“We can rejoice, too, when we run into problems and trials, for we know that they help us develop endurance. And endurance develops strength of character, and character strengthens our confident hope of salvation. And this hope will not lead to disappointment. For we know how dearly God loves us, because he has given us the Holy Spirit to fill our hearts with his love.” – Romans 5:3-5 NLT
“Can anything ever separate us from Christ’s love? Does it mean he no longer loves us if we have trouble or calamity, or are persecuted, or hungry, or destitute, or in danger, or threatened with death?” – Romans 8:35 NLT
“For the more we suffer for Christ, the more God will shower us with his comfort through Christ.” – 2 Corinthians 1:5 NLT
“We are pressed on every side by troubles, but we are not crushed. We are perplexed, but not driven to despair. We are hunted down, but never abandoned by God. We get knocked down, but we are not destroyed.” – 2 Corinthians 4:8-9 NLT
“Through suffering, our bodies continue to share in the death of Jesus so that the life of Jesus may also be seen in our bodies.” – 2 Corinthians 4:10 NLT
“Each time he said, ‘My grace is all you need. My power works best in weakness.’ So now I am glad to boast about my weaknesses, so that the power of Christ can work through me.” – 2 Corinthians 12:9 NLT
“That’s why I take pleasure in my weaknesses, and in the insults, hardships, persecutions, and troubles that I suffer for Christ. For when I am weak, then I am strong.” – 2 Corinthians 12:10 NLT
“For God has not given us a spirit of fear and timidity, but of power, love, and self-discipline.” – 2 Timothy 1:7 NLT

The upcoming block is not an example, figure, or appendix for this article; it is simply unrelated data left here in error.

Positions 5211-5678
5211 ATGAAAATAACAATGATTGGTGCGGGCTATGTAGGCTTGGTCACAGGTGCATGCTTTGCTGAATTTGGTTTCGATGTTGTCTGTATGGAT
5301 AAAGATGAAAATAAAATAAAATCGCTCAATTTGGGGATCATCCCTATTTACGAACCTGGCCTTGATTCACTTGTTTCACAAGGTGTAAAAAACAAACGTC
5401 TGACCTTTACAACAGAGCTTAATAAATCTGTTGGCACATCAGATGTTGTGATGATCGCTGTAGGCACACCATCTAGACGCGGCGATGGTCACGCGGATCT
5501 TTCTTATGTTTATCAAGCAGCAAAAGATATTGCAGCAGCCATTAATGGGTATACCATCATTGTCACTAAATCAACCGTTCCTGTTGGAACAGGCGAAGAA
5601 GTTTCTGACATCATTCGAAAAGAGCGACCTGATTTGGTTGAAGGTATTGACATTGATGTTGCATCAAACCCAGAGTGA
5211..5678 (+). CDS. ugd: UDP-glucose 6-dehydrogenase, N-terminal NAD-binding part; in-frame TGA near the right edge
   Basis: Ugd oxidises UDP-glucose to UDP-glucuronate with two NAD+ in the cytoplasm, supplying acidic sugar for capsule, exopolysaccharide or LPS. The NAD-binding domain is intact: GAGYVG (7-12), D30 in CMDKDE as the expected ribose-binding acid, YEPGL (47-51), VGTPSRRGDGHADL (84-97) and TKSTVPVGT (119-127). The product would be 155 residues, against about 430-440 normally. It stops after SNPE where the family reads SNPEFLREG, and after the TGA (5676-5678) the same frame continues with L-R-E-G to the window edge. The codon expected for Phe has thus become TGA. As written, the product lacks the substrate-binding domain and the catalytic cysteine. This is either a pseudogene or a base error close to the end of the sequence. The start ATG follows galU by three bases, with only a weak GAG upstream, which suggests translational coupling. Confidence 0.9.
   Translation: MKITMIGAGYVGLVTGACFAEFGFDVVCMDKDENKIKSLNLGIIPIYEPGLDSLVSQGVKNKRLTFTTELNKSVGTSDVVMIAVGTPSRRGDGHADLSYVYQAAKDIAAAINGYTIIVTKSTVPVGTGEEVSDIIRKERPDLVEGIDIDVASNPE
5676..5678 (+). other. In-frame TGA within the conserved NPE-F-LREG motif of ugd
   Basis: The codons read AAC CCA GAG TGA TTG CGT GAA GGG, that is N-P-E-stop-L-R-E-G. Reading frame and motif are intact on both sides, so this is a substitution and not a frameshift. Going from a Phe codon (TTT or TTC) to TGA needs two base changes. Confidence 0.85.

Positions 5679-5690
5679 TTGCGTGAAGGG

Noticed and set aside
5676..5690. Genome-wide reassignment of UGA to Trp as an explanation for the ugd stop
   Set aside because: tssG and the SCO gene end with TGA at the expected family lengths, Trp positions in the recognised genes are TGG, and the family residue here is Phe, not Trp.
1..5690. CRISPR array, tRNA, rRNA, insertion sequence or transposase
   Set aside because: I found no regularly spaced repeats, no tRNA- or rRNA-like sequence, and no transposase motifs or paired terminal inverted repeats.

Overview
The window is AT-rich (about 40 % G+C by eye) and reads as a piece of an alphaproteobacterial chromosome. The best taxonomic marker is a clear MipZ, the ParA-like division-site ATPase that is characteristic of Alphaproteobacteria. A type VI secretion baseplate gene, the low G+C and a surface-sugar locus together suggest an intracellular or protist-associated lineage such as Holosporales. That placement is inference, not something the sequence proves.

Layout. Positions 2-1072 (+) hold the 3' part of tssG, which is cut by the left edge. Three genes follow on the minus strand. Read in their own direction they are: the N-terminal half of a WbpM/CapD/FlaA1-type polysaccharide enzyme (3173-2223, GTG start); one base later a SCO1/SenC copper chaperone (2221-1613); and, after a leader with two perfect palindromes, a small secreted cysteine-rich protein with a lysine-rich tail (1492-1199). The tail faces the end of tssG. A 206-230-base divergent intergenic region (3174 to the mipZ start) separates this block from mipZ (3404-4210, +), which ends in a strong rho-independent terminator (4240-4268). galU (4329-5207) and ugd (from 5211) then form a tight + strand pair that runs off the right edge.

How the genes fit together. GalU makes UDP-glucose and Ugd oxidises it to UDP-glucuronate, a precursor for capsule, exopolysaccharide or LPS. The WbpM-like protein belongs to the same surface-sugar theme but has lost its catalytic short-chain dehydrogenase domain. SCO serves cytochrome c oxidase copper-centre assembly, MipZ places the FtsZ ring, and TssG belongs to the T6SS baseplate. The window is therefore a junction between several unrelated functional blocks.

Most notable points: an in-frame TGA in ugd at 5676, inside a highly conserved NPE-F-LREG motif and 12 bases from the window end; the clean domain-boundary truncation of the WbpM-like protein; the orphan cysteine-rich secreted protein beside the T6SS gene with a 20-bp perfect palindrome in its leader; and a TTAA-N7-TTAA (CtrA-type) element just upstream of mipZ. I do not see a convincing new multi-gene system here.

“This is my command—be strong and courageous! Do not be afraid or discouraged. For the Lord your God is with you wherever you go.” – Joshua 1:9 NLT
“The righteous person faces many troubles, but the Lord comes to the rescue each time.” – Psalms 34:19 NLT
“My health may fail, and my spirit may grow weak, but God remains the strength of my heart; he is mine forever.” – Psalms 73:26 NLT
“I will not die; instead, I will live to tell what the Lord has done. The Lord has punished me severely, but he did not let me die.” – Psalms 118:17-18 NLT
“’It was not because of his sins or his parents’ sins,’ Jesus answered. ‘This happened so the power of God could be seen in him.’” – John 9:3 NLT
“’For I know the plans I have for you,’ says the Lord. ‘They are plans for good and not for disaster, to give you a future and a hope.’” – Jeremiah 29:11 NLT
“No, dear brothers and sisters, I have not achieved it, but I focus on this one thing: Forgetting the past and looking forward to what lies ahead,” – Philippians 3:13 NLT
“I press on to reach the end of the race and receive the heavenly prize for which God, through Christ Jesus, is calling us.” – Philippians 3:14 NLT
“So be truly glad. There is wonderful joy ahead, even though you must endure many trials for a little while.” – 1 Peter 1:6 NLT
“These trials will show that your faith is genuine. It is being tested as fire tests and purifies gold—though your faith is far more precious than mere gold. So when your faith remains strong through many trials, it will bring you much praise and glory and honor on the day when Jesus Christ is revealed to the whole world.” – 1 Peter 1:7 NLT
“For God is pleased when, conscious of his will, you patiently endure unjust treatment.” – 1 Peter 2:19 NLT
“For God called you to do good, even if it means suffering, just as Christ suffered for you. He is your example, and you must follow in his steps.” – 1 Peter 2:21 NLT
“So then, since Christ suffered physical pain, you must arm yourselves with the same attitude he had, and be ready to suffer, too. For if you have suffered physically for Christ, you have finished with sin.” – 1 Peter 4:1 NLT
“Instead, be very glad—for these trials make you partners with Christ in his suffering, so that you will have the wonderful joy of seeing his glory when it is revealed to all the world.” – 1 Peter 4:13 NLT
“So if you are suffering in a manner that pleases God, keep on doing what is right, and trust your lives to the God who created you, for he will never fail you.” – 1 Peter 4:19 NLT
“Stand firm against him [Satan], and be strong in your faith. Remember that your family of believers all over the world is going through the same kind of suffering you are.” – 1 Peter 5:9 NLT
“In his kindness God called you to share in his eternal glory by means of Christ Jesus. So after you have suffered a little while, he will restore, support, and strengthen you, and he will place you on a firm foundation.” – 1 Peter 5:10 NLT